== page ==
This summer I went on a bike tour of the Gaspé Peninsula in Quebec with my boyfriend Ben, and we ate plenty of the regional specialties.  When thinking of Quebec, the food that immediately comes to mind is poutine, so of course we had to eat some while there.  If you’ve ever been to Quebec, chances are you’ve heard of poutine.  If you haven’t, it’s a dish of french fries, cheese curd, and gravy.  From what I can tell, people either love it or hate it, but in Quebec it seemed like most people love it.  I had imagined that it had some kind of interesting history, but after doing only a quick google search it seems that it was invented only about 50 years ago.  While it certainly isn’t slow, it’s definitely pretty appetizing after riding a bike all day.


While we only had the standard version, there are supposedly variations depending on what town you’re in and what their local specialties are.  In Matane, QC, we had been told that the specialty was poutine with béchamel sauce (instead of gravy), cheese curd and mini shrimp.  We were either duped or just didn’t stop at the right restaurant, because we didn’t get to try it, but nonetheless were intrigued by this variation.

Our trip ended in New Brunswick, which has its own take on the dish.  When someone tried to explain to us what poutine râpée was, we imagined that it would be hash browns (râpée means shredded or grated) instead of french fries with the usual toppings. But we were in for a surprise.  The woman that we ordered it from had made them herself that morning, and wanted to make very sure before she placed out order that poutine râpée was what we actually wanted. When she brought them out a few minutes later, we must have looked shocked because she seemed concerned, and maybe a little hurt.  Instead of french fries or even hash browns, it looked like it was just a ball of potato.  She told us that people usually either put salt and pepper or sugar on them- we went with the salt and pepper and dug in.  The best comparison I can make to try to explain what it was like is that it was sort of like a giant dumpling.  It had a think potato “skin” and the center was some sort of mystery meat with a little bit of gravy.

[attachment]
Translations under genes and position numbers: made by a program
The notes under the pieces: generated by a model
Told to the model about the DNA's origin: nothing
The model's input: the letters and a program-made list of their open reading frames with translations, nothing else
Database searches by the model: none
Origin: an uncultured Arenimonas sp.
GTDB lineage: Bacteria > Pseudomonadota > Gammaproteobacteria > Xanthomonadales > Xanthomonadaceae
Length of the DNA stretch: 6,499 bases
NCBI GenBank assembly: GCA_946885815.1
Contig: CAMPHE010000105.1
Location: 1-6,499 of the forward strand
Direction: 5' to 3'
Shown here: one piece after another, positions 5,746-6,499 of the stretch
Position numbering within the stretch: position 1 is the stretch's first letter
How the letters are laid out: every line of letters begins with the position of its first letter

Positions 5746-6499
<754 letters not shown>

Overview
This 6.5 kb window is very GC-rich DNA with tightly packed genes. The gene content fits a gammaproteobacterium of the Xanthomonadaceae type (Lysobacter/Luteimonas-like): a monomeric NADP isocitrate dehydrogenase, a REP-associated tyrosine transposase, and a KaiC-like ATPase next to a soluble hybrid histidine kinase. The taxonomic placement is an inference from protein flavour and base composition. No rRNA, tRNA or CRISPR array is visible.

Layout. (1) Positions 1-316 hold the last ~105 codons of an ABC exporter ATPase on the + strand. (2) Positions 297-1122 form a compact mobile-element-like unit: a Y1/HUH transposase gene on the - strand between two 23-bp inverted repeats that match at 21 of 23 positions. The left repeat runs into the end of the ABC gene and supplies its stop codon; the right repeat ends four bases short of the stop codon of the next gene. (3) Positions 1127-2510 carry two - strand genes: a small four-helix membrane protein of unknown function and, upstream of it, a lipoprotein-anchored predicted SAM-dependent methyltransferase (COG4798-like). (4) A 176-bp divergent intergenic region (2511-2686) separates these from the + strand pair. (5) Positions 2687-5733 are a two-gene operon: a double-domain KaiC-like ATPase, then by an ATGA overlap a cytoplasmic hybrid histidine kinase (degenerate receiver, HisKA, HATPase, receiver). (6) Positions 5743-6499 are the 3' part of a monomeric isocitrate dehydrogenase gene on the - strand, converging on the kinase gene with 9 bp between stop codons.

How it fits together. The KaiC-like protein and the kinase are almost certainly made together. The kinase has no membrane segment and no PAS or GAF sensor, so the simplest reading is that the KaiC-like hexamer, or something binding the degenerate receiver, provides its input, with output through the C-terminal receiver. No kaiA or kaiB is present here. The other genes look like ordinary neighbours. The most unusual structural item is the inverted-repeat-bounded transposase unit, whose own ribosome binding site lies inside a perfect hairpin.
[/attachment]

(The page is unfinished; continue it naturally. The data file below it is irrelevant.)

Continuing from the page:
While I can’t say it was delicious, it’s a classic dish of the Acadian people that was certainly worth trying.  It also dates back a lot longer than poutine quebecoise- probably to the late 1700-early 1800s.

Since it’s been almost three months since we got back from our trip, Ben and I had a hankering for a little more poutine.  Ben was recently in upstate New York, and he picked up some local cheese curd, and I grabbed some potatoes from the farmer’s market in Government Center.  We made rosemary oven fries instead of actually frying them: the recipe we looked at said to soak the potatoes in cold water for about 15 minutes before cooking them to make them crispier, but the soaking didn’t end up really helping. We also made a mushroom gravy by just sautéing onion, garlic, and white mushrooms before adding a tiny bit of soy sauce along with the broth and corn starch and letting it simmer down.  Putting it all together couldn’t be easier: just put the french fries on a place, cover them with the cheese curd, and pour as much gravy on top as you’d like.


We thought it might have even been better than the poutine we got in Quebec!


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